Mr Polemis added “It is internationally accepted that IMO is the appropriate forum for discussion about further CO2 reduction measures by shipping, and it is counter-productive and will crucially affect the level playing field if the EU was to adopt a regional Emissions Trading Scheme for shipping. The focus must be on collective discussions about a global approach.”

Costa Concordia
The ICS Board discussed the Costa Concordia tragedy and agreed that the disaster would certainly influence the regulatory agenda of IMO, and that the industry would contribute constructively to the discussions. ICS would welcome the earliest possible publication of the Italian accident investigations.
ICS acknowledges that the safety performance of the industry will be under review, but it is still far too early to know what the detailed outcome of the accident investigation will be and it is therefore not appropriate for ICS to provide any definitive comment on the incident. ICS reiterates that safety of life at sea is always the industry’s highest priority, and ICS will contribute fully and constructively in the discussions at IMO, or in other regulatory bodies, that take place in response to this major casualty.

Cargo liquefaction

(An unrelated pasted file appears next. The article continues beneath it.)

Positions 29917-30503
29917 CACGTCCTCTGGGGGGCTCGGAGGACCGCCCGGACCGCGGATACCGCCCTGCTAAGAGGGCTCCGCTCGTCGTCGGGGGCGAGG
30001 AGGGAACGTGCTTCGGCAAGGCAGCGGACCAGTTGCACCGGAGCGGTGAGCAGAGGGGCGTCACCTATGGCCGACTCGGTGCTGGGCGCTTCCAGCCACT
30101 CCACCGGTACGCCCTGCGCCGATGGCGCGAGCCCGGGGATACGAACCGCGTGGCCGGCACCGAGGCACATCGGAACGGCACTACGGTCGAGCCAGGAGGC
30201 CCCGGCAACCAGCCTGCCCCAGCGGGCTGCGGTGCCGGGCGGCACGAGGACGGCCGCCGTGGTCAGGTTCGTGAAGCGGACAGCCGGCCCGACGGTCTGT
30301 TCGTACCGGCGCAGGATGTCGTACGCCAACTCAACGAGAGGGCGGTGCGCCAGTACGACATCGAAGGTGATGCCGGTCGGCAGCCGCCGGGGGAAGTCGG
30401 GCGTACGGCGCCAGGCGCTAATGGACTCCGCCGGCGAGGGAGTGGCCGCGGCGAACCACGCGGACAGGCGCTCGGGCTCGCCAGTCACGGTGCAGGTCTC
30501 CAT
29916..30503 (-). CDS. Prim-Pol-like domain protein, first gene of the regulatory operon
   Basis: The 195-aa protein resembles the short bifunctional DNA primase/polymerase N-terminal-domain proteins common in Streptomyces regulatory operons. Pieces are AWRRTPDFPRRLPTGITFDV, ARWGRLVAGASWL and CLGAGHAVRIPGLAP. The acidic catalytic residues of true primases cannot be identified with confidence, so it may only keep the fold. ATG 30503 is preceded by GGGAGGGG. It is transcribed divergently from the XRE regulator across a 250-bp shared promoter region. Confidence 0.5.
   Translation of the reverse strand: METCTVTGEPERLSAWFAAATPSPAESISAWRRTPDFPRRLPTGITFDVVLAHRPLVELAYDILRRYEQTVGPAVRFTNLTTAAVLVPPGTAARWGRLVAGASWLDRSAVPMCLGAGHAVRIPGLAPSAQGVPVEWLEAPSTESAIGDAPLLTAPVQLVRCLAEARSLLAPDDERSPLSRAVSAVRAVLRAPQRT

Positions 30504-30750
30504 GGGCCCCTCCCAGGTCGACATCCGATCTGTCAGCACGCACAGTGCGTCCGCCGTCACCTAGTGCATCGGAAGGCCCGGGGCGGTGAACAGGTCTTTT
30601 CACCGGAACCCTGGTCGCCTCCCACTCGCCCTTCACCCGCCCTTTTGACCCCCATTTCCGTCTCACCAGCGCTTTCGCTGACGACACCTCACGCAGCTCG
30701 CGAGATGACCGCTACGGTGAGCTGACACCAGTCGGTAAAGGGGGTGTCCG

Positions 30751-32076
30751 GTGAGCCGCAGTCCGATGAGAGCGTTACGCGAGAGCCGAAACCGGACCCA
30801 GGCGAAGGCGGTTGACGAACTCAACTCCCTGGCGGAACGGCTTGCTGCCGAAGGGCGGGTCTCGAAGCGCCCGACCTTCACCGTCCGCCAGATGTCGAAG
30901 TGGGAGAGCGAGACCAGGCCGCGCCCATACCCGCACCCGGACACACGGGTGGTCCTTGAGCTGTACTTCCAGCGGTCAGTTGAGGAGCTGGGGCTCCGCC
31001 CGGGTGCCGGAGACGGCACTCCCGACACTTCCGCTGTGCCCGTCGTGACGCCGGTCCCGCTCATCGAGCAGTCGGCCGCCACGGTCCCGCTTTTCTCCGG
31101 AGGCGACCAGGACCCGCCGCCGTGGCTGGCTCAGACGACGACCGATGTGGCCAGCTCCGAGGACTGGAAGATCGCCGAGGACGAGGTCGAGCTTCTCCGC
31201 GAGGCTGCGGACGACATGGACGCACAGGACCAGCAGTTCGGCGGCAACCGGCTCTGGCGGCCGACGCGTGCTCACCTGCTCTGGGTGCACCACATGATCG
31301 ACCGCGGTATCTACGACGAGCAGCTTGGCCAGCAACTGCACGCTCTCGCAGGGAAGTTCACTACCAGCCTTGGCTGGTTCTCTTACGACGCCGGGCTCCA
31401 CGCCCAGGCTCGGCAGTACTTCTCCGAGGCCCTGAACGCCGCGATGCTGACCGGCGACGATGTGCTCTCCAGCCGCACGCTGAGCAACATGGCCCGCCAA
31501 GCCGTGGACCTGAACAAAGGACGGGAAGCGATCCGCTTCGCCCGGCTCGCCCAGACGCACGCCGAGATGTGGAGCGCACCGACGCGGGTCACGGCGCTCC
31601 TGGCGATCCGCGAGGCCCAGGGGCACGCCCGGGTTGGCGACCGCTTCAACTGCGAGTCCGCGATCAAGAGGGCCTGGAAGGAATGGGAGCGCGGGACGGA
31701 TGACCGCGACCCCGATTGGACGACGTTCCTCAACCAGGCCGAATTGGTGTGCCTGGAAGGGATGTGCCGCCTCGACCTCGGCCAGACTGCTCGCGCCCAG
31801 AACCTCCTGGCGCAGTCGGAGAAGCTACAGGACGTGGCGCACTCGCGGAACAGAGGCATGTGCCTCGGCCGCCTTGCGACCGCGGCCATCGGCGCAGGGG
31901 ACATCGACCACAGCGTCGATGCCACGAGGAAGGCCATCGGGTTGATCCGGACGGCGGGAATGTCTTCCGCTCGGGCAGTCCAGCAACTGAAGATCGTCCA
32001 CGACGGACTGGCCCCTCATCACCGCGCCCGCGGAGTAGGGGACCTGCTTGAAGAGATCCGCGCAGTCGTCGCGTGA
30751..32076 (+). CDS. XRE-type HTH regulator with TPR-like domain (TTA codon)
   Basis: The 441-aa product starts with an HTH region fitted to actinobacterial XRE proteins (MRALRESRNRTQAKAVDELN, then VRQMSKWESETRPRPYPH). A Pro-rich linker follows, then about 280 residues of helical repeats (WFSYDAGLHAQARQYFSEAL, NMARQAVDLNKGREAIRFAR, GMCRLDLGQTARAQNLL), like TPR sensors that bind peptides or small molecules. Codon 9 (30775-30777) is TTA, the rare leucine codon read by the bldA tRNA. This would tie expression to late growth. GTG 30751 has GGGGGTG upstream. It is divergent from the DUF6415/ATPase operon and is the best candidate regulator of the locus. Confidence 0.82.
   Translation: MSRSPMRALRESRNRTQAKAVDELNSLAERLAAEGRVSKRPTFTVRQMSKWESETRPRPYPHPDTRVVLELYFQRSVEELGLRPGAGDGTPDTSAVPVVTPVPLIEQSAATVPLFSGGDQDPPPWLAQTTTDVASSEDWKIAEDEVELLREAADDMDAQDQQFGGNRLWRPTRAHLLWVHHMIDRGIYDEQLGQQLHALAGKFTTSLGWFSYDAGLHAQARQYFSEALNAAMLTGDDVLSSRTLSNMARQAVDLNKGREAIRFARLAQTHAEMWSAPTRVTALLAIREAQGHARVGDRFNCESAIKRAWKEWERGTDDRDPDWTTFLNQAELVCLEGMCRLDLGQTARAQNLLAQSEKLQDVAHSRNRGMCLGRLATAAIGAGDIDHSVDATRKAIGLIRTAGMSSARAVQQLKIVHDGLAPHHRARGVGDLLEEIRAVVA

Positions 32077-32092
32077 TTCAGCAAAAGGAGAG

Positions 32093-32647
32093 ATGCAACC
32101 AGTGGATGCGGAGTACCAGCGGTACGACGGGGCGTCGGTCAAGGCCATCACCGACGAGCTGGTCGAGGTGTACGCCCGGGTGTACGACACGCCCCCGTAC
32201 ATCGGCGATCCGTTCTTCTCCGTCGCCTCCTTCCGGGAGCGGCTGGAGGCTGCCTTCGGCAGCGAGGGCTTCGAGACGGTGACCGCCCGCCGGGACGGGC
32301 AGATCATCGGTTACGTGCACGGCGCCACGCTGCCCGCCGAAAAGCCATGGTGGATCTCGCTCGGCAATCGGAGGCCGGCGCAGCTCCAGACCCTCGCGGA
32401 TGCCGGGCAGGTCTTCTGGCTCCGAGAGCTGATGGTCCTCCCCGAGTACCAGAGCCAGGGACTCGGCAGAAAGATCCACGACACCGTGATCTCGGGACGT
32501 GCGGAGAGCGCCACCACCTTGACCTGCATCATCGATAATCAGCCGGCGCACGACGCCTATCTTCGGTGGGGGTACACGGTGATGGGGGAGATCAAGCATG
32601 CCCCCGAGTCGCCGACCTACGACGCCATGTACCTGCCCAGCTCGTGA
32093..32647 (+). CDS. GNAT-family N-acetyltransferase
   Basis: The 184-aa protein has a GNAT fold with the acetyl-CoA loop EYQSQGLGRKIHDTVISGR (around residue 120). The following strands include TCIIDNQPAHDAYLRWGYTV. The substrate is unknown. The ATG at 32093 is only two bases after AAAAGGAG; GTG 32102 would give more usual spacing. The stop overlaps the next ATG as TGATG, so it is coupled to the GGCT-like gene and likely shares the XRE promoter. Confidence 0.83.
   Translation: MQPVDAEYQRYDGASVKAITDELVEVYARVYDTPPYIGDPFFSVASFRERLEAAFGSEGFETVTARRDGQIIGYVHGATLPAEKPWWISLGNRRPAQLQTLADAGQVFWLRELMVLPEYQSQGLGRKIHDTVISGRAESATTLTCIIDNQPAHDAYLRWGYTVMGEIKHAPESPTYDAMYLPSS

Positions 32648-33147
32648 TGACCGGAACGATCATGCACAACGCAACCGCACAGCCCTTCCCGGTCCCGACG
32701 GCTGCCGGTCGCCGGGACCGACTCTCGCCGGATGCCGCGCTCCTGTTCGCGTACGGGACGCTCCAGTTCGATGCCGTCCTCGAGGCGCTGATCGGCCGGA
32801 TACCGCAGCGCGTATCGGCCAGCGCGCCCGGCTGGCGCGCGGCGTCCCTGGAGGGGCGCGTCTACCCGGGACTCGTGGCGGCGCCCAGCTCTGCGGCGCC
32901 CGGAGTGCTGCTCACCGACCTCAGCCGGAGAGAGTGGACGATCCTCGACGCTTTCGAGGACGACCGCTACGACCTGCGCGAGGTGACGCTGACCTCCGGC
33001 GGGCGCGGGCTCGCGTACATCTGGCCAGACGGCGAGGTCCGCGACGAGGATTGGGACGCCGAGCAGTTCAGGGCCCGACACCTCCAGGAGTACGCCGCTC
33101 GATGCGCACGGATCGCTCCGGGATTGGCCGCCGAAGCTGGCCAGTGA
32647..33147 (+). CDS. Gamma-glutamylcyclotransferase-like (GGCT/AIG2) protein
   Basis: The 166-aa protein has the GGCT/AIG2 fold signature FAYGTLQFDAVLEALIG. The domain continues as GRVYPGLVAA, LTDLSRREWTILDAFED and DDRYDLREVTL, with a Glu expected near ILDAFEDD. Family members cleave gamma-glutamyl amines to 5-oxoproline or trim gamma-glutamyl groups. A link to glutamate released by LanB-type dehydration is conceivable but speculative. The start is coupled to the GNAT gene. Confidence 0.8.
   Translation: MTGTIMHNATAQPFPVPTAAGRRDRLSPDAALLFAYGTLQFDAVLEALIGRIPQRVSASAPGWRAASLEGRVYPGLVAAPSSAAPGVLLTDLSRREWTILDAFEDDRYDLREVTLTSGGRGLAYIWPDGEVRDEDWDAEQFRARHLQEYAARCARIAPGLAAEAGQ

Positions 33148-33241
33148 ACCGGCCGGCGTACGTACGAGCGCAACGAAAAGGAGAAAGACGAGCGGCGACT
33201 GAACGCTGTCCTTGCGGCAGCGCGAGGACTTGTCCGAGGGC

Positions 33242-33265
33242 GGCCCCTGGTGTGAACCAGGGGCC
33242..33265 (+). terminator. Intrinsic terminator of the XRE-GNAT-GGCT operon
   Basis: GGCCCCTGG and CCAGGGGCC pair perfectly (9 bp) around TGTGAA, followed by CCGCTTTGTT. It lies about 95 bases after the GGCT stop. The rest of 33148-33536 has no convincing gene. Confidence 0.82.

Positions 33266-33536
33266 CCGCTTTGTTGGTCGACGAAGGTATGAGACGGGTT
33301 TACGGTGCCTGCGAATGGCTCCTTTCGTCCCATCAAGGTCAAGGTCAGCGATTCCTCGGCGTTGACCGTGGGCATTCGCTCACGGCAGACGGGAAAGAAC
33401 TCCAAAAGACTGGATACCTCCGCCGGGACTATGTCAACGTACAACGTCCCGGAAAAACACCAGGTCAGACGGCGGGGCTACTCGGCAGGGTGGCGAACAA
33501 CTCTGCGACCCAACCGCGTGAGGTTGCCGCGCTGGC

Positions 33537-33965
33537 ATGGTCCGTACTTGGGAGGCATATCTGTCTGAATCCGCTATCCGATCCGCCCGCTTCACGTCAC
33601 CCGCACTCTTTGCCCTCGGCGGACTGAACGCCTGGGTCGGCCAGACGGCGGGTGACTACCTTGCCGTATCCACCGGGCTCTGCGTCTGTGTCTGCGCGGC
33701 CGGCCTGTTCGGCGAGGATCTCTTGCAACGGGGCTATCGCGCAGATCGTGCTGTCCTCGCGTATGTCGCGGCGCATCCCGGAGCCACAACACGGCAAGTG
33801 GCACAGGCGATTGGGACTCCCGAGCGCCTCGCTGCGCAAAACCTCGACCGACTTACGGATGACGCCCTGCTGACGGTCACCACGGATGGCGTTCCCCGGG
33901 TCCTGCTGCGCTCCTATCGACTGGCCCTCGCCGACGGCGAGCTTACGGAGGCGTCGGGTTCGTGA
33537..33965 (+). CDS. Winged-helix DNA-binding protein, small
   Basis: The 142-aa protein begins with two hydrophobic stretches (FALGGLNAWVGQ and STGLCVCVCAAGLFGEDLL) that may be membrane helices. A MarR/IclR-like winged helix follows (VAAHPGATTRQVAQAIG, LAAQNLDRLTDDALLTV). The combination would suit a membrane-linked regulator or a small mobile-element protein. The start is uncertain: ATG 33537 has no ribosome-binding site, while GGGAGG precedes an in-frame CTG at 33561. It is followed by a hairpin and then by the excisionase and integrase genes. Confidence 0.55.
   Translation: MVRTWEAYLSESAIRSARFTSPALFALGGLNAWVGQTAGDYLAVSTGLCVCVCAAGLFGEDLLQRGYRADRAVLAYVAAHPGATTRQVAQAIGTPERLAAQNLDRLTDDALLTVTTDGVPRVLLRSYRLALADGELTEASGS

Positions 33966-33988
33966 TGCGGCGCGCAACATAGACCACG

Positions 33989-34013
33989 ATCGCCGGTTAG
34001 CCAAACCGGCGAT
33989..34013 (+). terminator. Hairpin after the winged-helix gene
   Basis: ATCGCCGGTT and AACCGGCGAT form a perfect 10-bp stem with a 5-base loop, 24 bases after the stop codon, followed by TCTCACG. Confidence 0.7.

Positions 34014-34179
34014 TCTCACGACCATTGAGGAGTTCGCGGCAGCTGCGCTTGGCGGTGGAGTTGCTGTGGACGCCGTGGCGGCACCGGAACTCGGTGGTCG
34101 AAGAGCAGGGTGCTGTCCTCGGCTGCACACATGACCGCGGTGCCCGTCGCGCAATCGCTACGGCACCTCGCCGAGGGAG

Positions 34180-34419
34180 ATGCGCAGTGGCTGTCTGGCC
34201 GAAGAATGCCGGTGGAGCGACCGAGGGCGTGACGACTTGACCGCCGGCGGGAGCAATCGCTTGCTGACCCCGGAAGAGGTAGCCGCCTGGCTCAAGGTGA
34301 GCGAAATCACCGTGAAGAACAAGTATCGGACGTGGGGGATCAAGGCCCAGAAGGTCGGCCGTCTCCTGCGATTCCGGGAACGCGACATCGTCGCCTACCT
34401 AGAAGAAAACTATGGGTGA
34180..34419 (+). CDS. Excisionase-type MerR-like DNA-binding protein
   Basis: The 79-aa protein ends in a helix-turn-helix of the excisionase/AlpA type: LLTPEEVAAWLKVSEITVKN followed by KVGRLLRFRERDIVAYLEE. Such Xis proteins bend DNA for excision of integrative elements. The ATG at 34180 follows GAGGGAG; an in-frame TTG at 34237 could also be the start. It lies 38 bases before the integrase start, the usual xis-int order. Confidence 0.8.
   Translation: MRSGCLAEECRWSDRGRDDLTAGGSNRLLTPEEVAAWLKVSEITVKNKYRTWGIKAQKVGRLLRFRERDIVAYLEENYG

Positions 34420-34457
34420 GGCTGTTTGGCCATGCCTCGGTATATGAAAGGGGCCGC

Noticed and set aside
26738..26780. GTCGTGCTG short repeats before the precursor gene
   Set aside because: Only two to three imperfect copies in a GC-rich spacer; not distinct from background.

The ICS Board expressed serious concern about the recent loss of several ships carrying nickel ore/iron ore fines loaded in India, the Philippines and Indonesia, apparently due to cargo liquefaction causing cargo to shift dramatically. ICS members were especially disturbed by the recent tragic loss of 22 crew on the Vinalines Queens after loading a nickel ore cargo in Indonesia.

ICS acknowledges that the issues are complex, but the root of the problem would seem to be the refusal of some shippers to allow the appointment of independent surveyors to conduct cargo testing in accordance with IMO requirements – plus the commercial pressure placed on masters to accept potentially unsafe cargoes at what are often remote locations.

The ICS Board agreed that the prevention of similar incidents was of the utmost priority and that in co-operation with IMO, insurers, and the governments of those nations where problems seem to exist, ICS would endeavour to help find a solution that would assist shipowners and shipmasters to resist any pressure to accept unsafe cargoes.

Notes To Editors:
• The International Chamber of Shipping (ICS) is the principal international trade association for shipowners, with member national associations from 36 countries representing all sectors and trades and over 80% of the world merchant fleet.

For Further Information, please contact:
Elaborate Communications, Debra Munford (UK) Tel +44 (0) 1296 682124

InterManager Starts Year With Expansion

InterManager, the international trade association for the ship management industry, has started 2012 with significant expansion.